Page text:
How do women writers use science fiction to challenge assumptions about the genre and its representations of women?
To what extent is the increasing number of women writing science fiction reformulating the expectations of readers and critics?
What has been the effect of this phenomenon upon the academic establishment and the publishing industry?
These are just some of the questions addressed by this collection of original essays by women writers, readers and critics of the genre. But the undoubted existence of a recent surge of women's interest in science fiction is by no means the full story. From Mary Shelley onwards, women writers have played a central role in the shaping and reshaping of this genre, irrespective of its undeniably patriarchal image. Through a combination of essays on the work of writers such as Doris Lessing and Ursula Le Guin, with others on still-neglected writers such as Katherine Burdekin and C. L. Moore and a wealth of contemporaries including Suzette Elgin, Gwyneth Jones, Maureen Duffy and Josephine Saxton, this anthology takes a step towards redressing the balance.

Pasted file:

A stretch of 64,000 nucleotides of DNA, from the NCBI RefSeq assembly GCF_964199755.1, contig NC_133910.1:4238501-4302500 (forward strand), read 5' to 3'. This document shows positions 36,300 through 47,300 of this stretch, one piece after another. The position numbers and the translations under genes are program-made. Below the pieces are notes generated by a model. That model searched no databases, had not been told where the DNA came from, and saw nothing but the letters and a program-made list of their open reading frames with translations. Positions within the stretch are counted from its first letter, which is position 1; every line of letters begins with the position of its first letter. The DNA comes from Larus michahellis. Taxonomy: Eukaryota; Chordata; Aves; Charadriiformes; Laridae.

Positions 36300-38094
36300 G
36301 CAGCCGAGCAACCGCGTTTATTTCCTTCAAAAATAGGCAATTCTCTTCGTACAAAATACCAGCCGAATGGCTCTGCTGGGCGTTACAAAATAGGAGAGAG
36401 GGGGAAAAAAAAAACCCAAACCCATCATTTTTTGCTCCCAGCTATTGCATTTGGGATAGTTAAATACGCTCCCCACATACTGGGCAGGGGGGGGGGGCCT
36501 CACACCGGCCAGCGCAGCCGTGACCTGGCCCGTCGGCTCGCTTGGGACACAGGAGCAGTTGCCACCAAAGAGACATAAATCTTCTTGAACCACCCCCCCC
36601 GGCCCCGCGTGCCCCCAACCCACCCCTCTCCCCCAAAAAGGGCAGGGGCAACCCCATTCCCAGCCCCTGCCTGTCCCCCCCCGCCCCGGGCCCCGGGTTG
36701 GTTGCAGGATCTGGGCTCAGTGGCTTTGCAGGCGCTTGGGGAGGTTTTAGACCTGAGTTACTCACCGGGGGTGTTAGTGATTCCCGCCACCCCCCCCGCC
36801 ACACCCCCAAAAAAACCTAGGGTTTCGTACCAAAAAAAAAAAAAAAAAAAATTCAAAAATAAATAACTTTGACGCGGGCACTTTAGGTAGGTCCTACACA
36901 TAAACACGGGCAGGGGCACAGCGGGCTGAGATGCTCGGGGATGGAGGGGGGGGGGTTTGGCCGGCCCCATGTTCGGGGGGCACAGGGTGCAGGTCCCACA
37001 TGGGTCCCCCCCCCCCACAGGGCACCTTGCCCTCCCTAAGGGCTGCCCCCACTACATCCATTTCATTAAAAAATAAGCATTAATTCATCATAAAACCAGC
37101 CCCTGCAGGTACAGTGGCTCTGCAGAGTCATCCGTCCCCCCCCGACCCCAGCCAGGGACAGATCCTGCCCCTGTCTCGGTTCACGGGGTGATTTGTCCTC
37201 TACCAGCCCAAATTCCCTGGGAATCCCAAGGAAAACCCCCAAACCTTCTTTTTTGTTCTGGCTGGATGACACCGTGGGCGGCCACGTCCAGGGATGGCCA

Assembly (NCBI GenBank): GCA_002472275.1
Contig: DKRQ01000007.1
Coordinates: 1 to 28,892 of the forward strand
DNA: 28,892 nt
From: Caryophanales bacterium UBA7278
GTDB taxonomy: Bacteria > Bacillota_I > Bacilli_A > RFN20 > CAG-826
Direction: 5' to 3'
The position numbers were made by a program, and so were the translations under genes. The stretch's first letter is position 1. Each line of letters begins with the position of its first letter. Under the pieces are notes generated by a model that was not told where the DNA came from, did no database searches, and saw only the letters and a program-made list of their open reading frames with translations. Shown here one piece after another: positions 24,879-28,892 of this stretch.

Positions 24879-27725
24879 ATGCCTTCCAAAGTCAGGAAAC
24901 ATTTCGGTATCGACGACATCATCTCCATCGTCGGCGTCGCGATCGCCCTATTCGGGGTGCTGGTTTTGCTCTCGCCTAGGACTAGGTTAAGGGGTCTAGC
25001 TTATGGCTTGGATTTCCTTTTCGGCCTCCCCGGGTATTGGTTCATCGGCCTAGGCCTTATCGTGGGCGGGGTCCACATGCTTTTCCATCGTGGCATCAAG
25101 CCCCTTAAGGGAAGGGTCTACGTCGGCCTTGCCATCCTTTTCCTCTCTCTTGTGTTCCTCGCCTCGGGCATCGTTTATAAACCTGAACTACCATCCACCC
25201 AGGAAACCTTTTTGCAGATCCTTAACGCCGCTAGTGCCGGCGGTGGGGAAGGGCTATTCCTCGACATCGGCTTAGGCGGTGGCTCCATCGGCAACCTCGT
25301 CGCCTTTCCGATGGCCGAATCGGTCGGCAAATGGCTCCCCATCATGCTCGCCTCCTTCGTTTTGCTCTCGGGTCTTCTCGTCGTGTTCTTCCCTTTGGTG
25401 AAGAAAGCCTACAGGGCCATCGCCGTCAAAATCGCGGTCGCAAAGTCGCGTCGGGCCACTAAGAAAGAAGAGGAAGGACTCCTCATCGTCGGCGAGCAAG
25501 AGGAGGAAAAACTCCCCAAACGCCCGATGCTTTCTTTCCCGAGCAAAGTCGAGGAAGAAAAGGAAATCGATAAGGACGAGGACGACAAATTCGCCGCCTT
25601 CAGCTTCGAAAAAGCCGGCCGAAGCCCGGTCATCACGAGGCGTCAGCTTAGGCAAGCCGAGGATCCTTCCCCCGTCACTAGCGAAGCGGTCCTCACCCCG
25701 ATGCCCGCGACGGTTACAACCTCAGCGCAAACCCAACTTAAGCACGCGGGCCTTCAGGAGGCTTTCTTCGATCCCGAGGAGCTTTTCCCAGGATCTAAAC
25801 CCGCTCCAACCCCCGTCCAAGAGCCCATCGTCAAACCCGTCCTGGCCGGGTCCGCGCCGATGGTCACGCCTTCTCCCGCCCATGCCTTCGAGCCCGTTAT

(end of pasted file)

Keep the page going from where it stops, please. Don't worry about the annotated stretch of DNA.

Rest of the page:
Perhaps, above all, what this collection demonstrates is that science fiction remains as particularly well-suited to the exploration of woman as alien or other in our culture today, as it was with the publication of Frankenstein in 1818.